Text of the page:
There’s a distinguished production of Harold Pinter’s 1975 play, No Man’s Land, currently running at Wyndham’s Theatre in London (until 17 December).
Hirst, a successful literary figure, has invited Spooner, a struggling poet, back from the pub to his grand Hampstead home. Here they engage in heavy drinking and circuitous conversation, attended by Hirst’s two mysterious man servants. The play is famously difficult to decode. Is it all about writer’s block, or unreliable memory, or the descent into alcoholism? Is Spooner Hirst’s alter ego? Is he a character pitching to feature in Hirst’s next play? Is he a harbinger of death?
Pinter refuses to resolve these questions for us. Indeed he seems to revel in our uncertainty. He’s happy to leave us, like the key protagonists, in No Man’s Land.
At the start of Act 2 one of the servants, Briggs, explains that he first met his colleague, Foster, when Foster stopped his car to ask him the way to Bolsover Street.
‘I told him Bolsover Street was in the middle of an intricate one-way system. It was a one-way system easy enough to get into. The only trouble was that, once in, you couldn't get out. I told him his best bet, if he really wanted to get to Bolsover Street was to take the first left, first right, second right, third on the left, keep his eye open for a hardware shop, go right round the square, keeping to the inside lane, take the second Mews on the right and then stop. He will find himself facing a very tall office block, with a crescent courtyard. He can take advantage of this office block. He can go round the crescent come out the other way, follow the arrows, go past two sets of traffic lights and take the next left indicated by the first green filter he comes across. He's got the Post Office Tower in his vision the whole time. All he's got to do is to reverse into the underground car park, change gear, go straight on, and he'll find himself in Bolsover Street with no trouble at all.’
I think it’s important that strategists are comfortable with complexity. Most people, most lives and relationships, are contoured and convoluted, tangled and tortuous. They are driven by motivations that are often arcane, nuanced and irrational. In the same way, businesses and brands, media channels and environments, user journeys and experiences tend to be confused beasts too. We should delight in this intricacy, recognise its essential truth and doubt anyone that denies it.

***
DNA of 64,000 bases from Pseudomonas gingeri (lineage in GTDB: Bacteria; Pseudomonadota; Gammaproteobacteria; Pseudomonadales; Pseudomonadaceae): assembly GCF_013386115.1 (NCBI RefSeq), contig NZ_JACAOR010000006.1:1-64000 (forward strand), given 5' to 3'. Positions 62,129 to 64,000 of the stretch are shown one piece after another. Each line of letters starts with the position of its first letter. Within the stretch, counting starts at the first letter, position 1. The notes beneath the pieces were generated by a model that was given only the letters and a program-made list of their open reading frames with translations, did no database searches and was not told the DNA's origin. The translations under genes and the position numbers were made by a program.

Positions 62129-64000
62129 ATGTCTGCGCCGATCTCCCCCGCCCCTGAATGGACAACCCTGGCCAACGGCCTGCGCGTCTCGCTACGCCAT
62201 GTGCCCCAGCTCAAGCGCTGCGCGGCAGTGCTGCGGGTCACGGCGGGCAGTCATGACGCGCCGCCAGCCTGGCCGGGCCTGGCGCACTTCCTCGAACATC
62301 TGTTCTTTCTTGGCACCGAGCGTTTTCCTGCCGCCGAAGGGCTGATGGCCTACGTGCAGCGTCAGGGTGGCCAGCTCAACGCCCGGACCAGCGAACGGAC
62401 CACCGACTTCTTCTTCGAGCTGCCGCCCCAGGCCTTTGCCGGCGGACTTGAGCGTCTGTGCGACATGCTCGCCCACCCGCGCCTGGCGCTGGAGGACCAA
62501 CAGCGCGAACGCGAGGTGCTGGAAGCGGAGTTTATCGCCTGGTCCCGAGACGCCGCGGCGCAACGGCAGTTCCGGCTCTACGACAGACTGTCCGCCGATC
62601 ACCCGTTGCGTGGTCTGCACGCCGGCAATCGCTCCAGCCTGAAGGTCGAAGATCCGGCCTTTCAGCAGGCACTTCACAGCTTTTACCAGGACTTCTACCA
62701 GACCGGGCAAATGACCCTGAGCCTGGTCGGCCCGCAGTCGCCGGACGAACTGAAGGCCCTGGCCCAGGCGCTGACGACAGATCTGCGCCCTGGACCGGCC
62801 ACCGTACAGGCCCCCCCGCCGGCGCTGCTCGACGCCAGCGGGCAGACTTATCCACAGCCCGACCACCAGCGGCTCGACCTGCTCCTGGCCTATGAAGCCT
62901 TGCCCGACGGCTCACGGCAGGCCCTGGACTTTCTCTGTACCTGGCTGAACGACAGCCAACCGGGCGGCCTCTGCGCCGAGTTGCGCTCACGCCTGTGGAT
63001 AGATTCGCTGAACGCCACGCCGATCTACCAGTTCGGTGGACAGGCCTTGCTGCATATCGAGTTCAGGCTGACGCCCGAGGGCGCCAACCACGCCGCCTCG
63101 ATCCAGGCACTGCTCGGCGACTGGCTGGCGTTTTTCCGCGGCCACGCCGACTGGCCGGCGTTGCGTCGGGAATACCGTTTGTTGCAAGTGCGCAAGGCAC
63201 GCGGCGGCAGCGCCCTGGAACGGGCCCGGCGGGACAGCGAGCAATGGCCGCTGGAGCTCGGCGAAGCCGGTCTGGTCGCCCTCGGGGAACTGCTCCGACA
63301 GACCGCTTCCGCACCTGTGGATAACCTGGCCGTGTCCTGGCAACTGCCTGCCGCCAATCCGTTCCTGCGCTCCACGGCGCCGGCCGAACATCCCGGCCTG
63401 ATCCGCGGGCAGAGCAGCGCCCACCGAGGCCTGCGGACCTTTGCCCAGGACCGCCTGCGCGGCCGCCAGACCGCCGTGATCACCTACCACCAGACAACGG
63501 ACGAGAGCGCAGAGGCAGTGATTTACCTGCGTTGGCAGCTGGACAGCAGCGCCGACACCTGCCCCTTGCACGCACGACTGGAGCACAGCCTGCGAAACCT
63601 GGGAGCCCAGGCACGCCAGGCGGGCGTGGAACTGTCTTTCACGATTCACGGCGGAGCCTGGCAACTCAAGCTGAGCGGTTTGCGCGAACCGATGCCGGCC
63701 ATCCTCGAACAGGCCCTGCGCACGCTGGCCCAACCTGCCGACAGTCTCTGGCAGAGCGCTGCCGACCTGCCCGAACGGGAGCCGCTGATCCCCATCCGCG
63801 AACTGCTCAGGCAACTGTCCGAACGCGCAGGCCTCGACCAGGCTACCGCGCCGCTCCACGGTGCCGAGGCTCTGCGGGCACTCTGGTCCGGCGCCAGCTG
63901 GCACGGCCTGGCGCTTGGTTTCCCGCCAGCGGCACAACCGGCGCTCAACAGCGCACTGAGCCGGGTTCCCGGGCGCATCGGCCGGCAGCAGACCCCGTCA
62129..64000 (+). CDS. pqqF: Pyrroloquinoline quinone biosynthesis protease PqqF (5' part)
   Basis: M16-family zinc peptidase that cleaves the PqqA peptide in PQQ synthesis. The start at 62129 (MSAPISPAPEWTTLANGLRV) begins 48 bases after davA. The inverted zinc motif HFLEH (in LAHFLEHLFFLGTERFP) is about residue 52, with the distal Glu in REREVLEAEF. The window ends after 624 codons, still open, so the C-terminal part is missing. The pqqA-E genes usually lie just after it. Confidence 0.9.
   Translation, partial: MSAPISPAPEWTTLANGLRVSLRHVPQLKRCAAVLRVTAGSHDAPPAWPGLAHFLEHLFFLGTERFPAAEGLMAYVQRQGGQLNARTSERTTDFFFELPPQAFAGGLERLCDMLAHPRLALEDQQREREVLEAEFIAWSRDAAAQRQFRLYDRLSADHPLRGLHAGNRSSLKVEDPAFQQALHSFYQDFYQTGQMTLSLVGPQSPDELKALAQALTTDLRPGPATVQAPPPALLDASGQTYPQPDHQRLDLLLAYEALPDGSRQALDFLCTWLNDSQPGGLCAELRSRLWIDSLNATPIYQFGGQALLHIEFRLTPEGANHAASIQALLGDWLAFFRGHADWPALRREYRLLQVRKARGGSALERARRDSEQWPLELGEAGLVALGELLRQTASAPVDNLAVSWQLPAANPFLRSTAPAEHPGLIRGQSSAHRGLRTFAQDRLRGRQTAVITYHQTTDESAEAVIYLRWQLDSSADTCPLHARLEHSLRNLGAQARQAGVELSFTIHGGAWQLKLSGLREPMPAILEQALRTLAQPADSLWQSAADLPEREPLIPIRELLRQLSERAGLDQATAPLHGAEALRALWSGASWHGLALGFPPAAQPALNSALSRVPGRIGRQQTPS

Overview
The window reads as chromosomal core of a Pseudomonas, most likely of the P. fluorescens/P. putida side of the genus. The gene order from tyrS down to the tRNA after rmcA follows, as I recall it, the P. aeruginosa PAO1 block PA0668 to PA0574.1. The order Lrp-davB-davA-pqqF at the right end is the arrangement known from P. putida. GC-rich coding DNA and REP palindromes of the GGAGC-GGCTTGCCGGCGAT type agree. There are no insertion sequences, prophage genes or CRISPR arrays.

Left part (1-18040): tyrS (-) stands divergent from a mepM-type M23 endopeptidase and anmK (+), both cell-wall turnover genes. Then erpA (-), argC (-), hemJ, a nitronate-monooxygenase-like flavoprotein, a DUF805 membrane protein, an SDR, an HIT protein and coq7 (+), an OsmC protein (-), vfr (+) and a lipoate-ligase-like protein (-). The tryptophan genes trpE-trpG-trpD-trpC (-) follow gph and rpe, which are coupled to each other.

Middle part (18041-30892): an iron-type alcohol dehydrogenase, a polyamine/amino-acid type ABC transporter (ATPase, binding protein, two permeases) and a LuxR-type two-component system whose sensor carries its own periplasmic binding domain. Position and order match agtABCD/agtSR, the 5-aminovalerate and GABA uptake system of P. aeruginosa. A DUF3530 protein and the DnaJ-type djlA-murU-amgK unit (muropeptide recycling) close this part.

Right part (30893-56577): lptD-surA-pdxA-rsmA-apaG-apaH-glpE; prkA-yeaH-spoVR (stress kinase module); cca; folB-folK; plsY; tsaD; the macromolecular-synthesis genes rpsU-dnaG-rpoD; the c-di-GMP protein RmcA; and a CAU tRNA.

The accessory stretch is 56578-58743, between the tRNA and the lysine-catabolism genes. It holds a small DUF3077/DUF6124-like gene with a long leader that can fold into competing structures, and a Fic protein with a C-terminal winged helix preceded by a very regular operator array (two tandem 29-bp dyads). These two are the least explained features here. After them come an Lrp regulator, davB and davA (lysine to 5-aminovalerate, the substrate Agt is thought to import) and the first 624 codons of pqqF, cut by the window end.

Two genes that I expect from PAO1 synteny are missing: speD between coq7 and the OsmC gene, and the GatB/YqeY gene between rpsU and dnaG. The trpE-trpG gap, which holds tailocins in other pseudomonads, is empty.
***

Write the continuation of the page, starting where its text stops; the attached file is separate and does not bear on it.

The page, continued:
‘Confidence is what you have before you understand the problem.’
But sometimes we strategists become not masters, but victims, of complexity. We can be cursed by an intelligence that sees sophistication and subtlety at every turn. Our brand onions look like eye tests; our engagement strategies like cat’s cradles; our ecosystems like distant galaxies. We get lost on a business problem that won’t resolve itself; on a deck that doesn’t get any shorter; on a customer journey that’s got no destination.
This malaise can extend into the rest of our professional lives. We soon find ourselves becalmed on an account that’s unrewarding; in a role that’s unsuited; in a career that’s not progressing. In no time at all we’re lost on Bolsover Street.
‘I did warn him, though, that he'll still be faced with the problem, having found Bolsover Street, of losing it. I told him I knew one or two people who'd been wandering up and down Bolsover Street for years. They'd wasted their bloody youth there. The people who live there, their faces are grey, they're in a state of despair, but nobody pays any attention, you see.’
So, whilst acknowledging the essential intricacies of life, business, consumers and media, we should also recognise that the core strategist’s skill is to bring simplicity to the complex, to reduce and refine, condense and concentrate; and that it’s only through the ability to distil, both the problem and the solution, that we can avoid being cast adrift on a Sargasso Sea of unworkable strategies and unfulfilling careers.
‘Why is it the French revolution was able to sum up its beliefs in three words –Liberté, Égalité, Fraternité – and yet we need twenty six to sell a tin of cat food?’
Sir John Hegarty
I’m conscious that I’m encouraging the cultivation of equal and opposite talents; that I’m suggesting the best strategists can be both complex and concise; that they are at ease with antithesis. But ours is a trade that has contradiction at its heart: between the rational and emotional; between behaviour and belief; between compression and expansion.
So let’s embrace this contradiction. Let’s delight in life’s complications; and then reduce them to simple truths and decisive acts. Let’s not get lost on Bolsover Street.
Simplify Me When I’m Dead
Remember me when I am dead
and simplify me when I'm dead.
As the processes of earth
strip off the colour of the skin:
take the brown hair and blue eye
and leave me simpler than at birth,
when hairless I came howling in
as the moon entered the cold sky.
Of my skeleton perhaps,
so stripped, a learned man will say
"He was of such a type and intelligence," no more.
Thus when in a year collapse
particular memories, you may
deduce, from the long pain I bore
the opinions I held, who was my foe
and what I left, even my appearance
but incidents will be no guide.
Time's wrong-way telescope will show
a minute man ten years hence
and by distance simplified.
Through that lens see if I seem
substance or nothing: of the world
deserving mention or charitable oblivion,
not by momentary spleen
or love into decision hurled,
leisurely arrive at an opinion.
Remember me when I am dead
and simplify me when I'm dead.
Keith Douglas (an English poet who fought in North Africa during World War II and was killed in 1944 during the invasion of Normandy.)